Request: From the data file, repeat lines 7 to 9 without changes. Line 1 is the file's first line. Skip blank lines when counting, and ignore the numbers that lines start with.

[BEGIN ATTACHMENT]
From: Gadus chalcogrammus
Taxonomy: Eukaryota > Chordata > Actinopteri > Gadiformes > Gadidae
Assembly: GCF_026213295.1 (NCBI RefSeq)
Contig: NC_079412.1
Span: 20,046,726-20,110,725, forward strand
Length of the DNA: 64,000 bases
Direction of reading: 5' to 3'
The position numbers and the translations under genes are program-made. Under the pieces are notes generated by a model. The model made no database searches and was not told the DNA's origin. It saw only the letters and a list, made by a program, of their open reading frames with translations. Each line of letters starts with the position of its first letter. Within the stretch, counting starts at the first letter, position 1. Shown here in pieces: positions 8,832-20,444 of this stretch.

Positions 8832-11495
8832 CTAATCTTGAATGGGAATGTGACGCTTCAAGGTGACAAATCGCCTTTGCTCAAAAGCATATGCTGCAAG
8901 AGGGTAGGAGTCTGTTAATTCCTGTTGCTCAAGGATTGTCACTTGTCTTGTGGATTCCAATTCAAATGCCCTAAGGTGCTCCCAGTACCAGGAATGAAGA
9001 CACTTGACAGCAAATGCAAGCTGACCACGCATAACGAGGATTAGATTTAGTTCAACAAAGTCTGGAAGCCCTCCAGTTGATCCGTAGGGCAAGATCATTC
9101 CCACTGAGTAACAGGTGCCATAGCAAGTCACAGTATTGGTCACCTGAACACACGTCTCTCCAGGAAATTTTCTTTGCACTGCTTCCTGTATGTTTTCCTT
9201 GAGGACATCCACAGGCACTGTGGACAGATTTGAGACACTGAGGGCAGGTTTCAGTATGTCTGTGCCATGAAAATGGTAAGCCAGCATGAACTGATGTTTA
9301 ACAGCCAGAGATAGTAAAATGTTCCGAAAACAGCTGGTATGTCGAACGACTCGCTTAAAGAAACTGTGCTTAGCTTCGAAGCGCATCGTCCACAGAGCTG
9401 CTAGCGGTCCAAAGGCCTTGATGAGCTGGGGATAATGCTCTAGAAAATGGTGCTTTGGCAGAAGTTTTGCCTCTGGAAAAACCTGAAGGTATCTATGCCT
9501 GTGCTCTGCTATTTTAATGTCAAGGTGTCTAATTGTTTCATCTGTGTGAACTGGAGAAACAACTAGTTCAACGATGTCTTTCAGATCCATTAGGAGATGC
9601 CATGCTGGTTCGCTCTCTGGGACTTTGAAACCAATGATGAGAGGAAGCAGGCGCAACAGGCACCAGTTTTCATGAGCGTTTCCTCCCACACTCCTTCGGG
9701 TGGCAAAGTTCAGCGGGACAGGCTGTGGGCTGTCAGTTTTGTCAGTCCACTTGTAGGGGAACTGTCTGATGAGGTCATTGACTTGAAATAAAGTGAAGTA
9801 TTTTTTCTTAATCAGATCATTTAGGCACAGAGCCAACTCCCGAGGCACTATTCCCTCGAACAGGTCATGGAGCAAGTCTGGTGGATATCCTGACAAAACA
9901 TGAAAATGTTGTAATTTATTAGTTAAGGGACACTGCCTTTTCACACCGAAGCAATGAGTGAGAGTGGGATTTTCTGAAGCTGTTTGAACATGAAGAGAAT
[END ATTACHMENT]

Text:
Direction of reading: 5' to 3'
The position numbers and the translations under genes are program-made. Under the pieces are notes generated by a model. The model made no database searches and was not told the DNA's origin. It saw only the letters and a list, made by a program, of their open reading frames with translations. Each line of letters starts with the position of its first letter. Within the stretch, counting starts at the first letter, position 1. Shown here in pieces: positions 8,832-20,444 of this stretch.

Positions 8832-11495